Bilingual education in the United States was pushed back into the spotlight as a direct result of the 1959 revolution in Cuba. After Fidel Castro overthrew the dictatorship and established a Communist government, many middle- and upper-class Cubans fled to the United States. A large number of these refugees settled in Florida. Well-educated but with little in the way of resources, they were assisted quite generously by the federal and state governments.
Among this assistance was ESL instruction, provided by the Dade County (Florida) Public Schools. In addition, the school district launched a "Spanish for Spanish Speakers" program. In 1963, a bilingual education program was introduced at the Coral Way Elementary School in Miami. Directed by both U.S. and Cuban educators, the program began in the first through third grades. U.S. and Cuban students received a half day of English and a half day of Spanish instruction; at lunch time and recess and during music and art classes the groups were mixed together. Within three years the district was able to report benefits for both groups of students, who were now not only bilingual but also bicultural. This was no accident: the goal of the Coral Way initiative was to promote exactly this level of fluency.
The Civil Rights Act of 1964 did not address bilingual education directly, but it opened an important door. Title VI of the Act specifically prohibits discrimination on the basis of race, color, or national origin in any programs or activities that receive federal financial assistance. What this means, among other aspects, is that school districts that receive federal aid are required to ensure that minority students are getting the same access to programs as non-minorities. This minority group includes language minority (LM) students, defined as students who live in a home in which a language other than English is spoken. (Although some LM students are fluent in English, many are classified as LEP.) Title VI's critical role in bilingualism would be made clear a decade later in the Lau v. Nichols case.
The Elementary and Secondary Education Act of 1968 was another important step for bilingual education. In particular, Title VII of that act, known as the Bilingual Education Act, established federal policy for bilingual education. Citing its recognition of "the special educational needs of the large numbers children of limited English-speaking ability in the United States," the Act stipulated that the federal government would provide financial assistance for innovative bilingual programs. Funding would be provided for the development of such programs and for implementation, staffing and staff training, and long-term program maintenance.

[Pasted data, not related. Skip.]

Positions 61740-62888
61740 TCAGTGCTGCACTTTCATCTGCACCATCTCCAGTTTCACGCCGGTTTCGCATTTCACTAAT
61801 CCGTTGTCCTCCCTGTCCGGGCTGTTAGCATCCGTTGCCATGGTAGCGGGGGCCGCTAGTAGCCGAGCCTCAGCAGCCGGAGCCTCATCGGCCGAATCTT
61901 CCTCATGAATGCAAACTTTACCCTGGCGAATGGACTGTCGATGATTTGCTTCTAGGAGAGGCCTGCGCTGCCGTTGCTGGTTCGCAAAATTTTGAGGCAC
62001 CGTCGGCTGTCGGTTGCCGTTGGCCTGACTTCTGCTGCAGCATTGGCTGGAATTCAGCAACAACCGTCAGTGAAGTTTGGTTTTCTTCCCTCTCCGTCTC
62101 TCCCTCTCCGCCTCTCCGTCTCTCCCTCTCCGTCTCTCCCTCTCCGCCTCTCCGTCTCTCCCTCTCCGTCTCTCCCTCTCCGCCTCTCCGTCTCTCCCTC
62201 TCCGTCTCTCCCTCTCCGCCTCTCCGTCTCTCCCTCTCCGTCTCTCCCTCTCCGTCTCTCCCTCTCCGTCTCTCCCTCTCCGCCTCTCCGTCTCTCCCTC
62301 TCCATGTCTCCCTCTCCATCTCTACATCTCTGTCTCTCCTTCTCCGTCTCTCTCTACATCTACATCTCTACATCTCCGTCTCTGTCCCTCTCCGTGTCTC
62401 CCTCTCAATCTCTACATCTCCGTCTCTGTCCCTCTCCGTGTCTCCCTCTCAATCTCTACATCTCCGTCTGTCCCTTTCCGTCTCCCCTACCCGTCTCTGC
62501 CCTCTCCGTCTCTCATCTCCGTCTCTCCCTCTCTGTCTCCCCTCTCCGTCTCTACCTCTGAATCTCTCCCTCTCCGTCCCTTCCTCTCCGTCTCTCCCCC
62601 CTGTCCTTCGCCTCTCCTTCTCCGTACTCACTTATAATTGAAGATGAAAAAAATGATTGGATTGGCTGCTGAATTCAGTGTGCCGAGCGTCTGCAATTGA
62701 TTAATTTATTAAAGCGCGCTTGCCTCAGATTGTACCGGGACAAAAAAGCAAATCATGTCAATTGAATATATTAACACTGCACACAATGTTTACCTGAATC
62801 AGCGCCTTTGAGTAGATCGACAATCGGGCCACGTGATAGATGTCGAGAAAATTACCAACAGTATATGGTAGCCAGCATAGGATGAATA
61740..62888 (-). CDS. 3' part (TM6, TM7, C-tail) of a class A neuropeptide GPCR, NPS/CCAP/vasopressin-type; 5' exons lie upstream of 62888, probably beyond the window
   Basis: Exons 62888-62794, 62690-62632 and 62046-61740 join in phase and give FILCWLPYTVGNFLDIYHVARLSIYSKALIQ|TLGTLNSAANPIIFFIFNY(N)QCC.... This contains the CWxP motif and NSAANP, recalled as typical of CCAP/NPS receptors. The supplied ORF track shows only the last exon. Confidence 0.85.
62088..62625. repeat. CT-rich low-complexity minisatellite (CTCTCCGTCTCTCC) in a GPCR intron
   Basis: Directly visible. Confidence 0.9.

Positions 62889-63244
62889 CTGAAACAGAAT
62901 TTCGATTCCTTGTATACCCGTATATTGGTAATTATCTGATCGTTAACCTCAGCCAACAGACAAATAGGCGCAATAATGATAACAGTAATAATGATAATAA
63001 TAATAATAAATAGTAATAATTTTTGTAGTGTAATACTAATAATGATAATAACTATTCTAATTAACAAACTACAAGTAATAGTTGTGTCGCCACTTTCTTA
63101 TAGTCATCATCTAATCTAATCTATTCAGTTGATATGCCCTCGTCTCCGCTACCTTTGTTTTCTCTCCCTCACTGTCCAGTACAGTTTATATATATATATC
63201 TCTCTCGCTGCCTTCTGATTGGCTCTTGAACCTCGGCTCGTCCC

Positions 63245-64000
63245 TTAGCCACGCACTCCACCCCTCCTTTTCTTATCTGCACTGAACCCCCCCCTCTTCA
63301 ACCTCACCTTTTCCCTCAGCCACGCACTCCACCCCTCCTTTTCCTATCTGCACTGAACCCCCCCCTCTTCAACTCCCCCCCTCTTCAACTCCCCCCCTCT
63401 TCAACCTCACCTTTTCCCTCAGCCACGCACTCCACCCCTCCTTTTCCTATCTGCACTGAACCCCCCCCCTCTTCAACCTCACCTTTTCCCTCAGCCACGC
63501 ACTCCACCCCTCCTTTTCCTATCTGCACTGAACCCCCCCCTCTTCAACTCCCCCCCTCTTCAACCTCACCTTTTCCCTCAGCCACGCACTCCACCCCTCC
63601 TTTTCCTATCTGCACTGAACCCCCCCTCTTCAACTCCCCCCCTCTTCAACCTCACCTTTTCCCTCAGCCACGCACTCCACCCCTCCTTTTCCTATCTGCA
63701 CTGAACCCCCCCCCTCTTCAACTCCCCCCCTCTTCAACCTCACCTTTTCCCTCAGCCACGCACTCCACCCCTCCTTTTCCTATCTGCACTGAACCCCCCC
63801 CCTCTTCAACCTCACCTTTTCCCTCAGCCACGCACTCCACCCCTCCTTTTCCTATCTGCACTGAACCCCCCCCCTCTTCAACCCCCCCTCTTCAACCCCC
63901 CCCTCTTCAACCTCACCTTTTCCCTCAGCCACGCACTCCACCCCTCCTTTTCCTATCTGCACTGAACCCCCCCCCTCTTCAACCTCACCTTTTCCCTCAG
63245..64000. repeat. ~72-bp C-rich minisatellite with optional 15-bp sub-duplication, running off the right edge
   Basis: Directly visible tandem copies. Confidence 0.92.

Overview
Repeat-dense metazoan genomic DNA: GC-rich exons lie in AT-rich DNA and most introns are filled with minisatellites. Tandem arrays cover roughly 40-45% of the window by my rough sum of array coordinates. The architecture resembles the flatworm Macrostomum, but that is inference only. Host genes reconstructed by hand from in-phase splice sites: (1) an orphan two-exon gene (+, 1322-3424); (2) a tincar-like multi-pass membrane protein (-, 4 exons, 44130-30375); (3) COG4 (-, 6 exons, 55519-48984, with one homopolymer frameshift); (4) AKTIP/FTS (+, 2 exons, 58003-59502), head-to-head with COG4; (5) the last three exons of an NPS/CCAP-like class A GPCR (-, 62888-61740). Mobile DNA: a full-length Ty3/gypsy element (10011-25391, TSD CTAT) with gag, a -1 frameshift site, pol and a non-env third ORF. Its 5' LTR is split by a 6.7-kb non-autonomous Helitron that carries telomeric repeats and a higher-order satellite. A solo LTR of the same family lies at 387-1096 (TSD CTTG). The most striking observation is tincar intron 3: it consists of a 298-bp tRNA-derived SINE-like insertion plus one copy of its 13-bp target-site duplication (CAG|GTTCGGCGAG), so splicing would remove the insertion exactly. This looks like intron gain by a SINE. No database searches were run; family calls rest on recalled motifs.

Title VII has been amended several times since its establishment, and it was reauthorized in 1994 as part of the Improving America's Schools Act. The basic goal has remained the same: access to bilingual programs for children of limited means.
Probably the most important legal event for bilingualism legislation and cases in education was the Lau v. Nichols case, which was brought against the San Francisco Unified School District by the parents of nearly 1,800 Chinese students. It began as a discrimination case in 1970 when a poverty lawyer decided to represent a Chinese student who was failing in school because he could not understand the lessons and was given no special assistance. The school district countered that its policies were not discriminatory because it offered the same instruction to all students regardless of national origin. The lack of English proficiency was not the district's fault.
Lower courts ruled in favor of the San Francisco schools, but in 1974 the U.S. Supreme Court ruled unanimously in favor of the plaintiffs. In his opinion, Justice William O. Douglas stated simply that "there is no equality of treatment merely by providing students with the same facilities, textbooks, teachers, and curriculum; for students who do not understand English are effectively foreclosed from any meaningful education." The Court cited Title VI of the Civil Rights Act, noting that the students in question fall into the protected category established therein.
What Lau v. Nichols did not do was establish a specific bilingual policy. Individual school districts were responsible for taking "affirmative steps" toward reaching the goal of providing equal educational opportunities for all students.